The woods were damp from the rain the day before. Water puddled in the fallen leaves and soaked the bark of the trees turning them black and shiny.
I know to go for a walk earlier in the afternoon this time of year.
The sun lowers behind the hill soon after 4 pm making the dreary November days even darker. But I took my time feeding the animals and mucking the barn so I got into the woods later than I wanted.
I decided on the path that borders the cornfield. It creates a hopeful prospect emerging from the dark cover of pines to a view of Vermont’s Green Mountains and open sky.
The path to the cornfield circles the thick pine forest, which obscures any evidence that it exists at all until you’re upon it. Fate and Zinnia ran ahead but I stopped to gaze into the thick tree cover when I saw a glimmer of light.
As I watched, a thin gothic archway appeared on the far edge of the woods. It kept getting brighter as if I were seeing the sun light up a stained glass window. Suddenly the stormy blue sky came into focus and the ground glowed yellow. And then, a deer walked right through the narrow sliver of light and color, her coat turned reddish-brown by the sunlight.
If I had blinked I would have missed her
As the sun inched lower, the archway closed up like a curtain had been drawn. And then it was gone. This all happened within seconds.
I still smile when I think of it. It makes me feel special to have witnessed it. Like the woods and sky came together at that moment to put on a show, just for me.
I know it’s not true and that this kind of miracle happens constantly in nature.
But still, I feel privileged as if I was given a secret, but not to keep. Because surely the woods know by now that I would want to share it with you.
15 thoughts on “A Secret From The Woods”
Thank you for this wonderful glimpse into your afternoon walk, what a treat!
It reminded me of a Mary Oliver poem.
When I Am Among The Trees
When I am among the trees,
especially the willows and the honey locust,
equally the beech, the oaks and the pines,
they give off such hints of gladness.
I would almost say that they save me, and daily.
I am so distant from the hope of myself,
in which I have goodness, and discernment,
and never hurry through the world
but walk slowly, and bow often.
Around me the trees stir in their leaves
and call out, “Stay awhile.”
The light flows from their branches.
And they call again, “It’s simple,” they say,
“and you too have come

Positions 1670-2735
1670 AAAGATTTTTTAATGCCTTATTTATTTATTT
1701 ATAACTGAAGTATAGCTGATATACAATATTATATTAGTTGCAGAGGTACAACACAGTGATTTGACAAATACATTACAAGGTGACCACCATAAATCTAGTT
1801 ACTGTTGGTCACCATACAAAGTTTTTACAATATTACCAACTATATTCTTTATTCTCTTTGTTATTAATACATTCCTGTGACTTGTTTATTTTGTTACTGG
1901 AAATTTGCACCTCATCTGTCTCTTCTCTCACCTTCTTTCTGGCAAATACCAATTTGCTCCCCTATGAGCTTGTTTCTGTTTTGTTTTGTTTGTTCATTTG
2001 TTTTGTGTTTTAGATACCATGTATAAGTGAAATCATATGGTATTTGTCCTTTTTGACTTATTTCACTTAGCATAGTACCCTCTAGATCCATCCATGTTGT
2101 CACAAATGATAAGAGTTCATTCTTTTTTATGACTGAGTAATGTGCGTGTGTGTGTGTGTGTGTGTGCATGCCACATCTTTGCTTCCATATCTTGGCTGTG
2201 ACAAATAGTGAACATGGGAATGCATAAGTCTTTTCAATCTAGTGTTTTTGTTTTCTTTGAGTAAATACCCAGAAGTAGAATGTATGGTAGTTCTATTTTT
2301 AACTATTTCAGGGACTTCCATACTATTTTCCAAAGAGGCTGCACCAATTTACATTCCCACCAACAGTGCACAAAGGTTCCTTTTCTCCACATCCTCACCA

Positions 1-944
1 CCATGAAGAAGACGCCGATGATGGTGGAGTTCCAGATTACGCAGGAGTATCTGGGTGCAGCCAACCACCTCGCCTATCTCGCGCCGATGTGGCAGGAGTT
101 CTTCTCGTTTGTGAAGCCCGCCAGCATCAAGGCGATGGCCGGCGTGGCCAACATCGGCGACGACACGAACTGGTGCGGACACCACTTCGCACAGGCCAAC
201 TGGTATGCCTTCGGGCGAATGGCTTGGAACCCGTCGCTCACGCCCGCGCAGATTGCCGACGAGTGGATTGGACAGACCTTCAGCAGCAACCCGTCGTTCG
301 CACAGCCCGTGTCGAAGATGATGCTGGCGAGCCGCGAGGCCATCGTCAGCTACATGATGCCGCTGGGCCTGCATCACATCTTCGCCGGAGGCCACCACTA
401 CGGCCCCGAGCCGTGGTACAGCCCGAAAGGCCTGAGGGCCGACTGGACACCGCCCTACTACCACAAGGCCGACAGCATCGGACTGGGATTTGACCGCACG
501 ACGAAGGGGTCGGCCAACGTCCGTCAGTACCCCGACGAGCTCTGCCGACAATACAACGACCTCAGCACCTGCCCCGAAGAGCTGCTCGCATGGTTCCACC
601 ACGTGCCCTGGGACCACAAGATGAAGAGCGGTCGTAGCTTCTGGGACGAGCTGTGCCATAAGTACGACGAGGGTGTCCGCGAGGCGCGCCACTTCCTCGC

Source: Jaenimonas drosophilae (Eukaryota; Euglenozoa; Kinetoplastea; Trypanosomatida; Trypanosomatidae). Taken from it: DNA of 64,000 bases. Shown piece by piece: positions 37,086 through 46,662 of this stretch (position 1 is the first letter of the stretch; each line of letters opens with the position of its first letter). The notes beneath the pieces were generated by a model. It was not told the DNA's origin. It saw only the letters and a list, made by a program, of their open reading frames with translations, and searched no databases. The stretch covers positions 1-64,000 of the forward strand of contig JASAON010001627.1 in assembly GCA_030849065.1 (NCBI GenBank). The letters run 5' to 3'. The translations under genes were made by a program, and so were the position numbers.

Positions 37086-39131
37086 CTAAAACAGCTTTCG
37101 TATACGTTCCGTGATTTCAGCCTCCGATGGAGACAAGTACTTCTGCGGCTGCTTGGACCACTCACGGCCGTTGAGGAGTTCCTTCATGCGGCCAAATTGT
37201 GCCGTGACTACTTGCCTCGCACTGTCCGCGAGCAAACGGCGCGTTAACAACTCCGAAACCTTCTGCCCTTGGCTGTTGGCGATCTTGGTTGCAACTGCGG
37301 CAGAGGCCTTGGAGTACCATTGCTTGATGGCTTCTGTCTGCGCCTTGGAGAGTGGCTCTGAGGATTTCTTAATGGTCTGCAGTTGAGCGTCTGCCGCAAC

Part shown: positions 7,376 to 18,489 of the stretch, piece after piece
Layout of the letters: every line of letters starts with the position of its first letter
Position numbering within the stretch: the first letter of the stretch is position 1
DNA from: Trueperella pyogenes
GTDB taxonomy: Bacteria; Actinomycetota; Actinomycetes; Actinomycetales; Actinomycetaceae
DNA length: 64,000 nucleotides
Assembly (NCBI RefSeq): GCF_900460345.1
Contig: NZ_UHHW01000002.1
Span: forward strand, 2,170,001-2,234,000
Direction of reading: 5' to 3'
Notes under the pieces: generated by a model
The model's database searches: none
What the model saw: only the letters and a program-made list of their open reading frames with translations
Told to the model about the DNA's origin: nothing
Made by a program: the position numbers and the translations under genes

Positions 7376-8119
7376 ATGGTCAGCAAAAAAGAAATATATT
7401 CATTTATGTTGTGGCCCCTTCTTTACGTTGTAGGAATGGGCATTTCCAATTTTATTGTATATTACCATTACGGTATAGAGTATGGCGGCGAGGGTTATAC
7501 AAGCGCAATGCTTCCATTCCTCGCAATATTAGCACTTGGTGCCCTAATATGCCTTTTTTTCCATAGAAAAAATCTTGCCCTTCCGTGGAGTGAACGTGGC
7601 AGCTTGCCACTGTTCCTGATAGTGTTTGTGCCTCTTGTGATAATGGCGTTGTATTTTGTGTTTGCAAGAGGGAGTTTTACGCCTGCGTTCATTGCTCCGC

into the world to do this, to go easy, to be filled
with light, and to shine.”
Ah, so wonderful to read that poem again Sue. Thank you for it. It’s been a while since I’ve seen it and it always brings me to a good place.
I got all goosebumpy reading this post. The forest is a beautiful place and as you shared, it puts on miraculous shows and we are blessed to participate! Thank you for this beautiful post, I could see the deer in my minds eye!
Thank you Josie.
Here’s David Wagoner’s poem Lost:
Stand still. The trees ahead and bushes beside you
Are not lost. Wherever you are is called Here,
And you must treat it as a powerful stranger,
Must ask permission to know it and be known.
The forest breathes. Listen. It answers,
I have made this place around you.
If you leave it, you may come back again, saying Here.
No two trees are the same to Raven.
No two branches are the same to Wren.
If what a tree or a bush does is lost on you,
You are surely lost. Stand still. The forest knows
Where you are. You must let it find you.
Kathryn, that made me cry, went right to my heart. Thank you.
Something went wrong with the line breaks when I submitted the comment. Here’s a link: https://blog.bestamericanpoetry.com/the_best_american_poetry/2009/09/lost-by-david-wagoner.html
Thank you Kathryn.
I love the imagery you evoke in your writing Maria, one feels like you are there. I live near the Boise ID foothills and hike there often. The landscape is high desert, shades of brown, tan, bits of color related to the season. One of my favorite things is running my hands over the sage brush to get a little aroma therapy as I walk. Thank you for your writing.
I loved the desert landscape around Taos NM when I lived there for a few months. It sounds similar to what you’re describing Terri. I can almost smell the sage.
it was a privelged -sp? moment
I still love that poem after all the time that has passed since I first read it in the collection Good Poems.
I’ll read it again and again too Kathryn.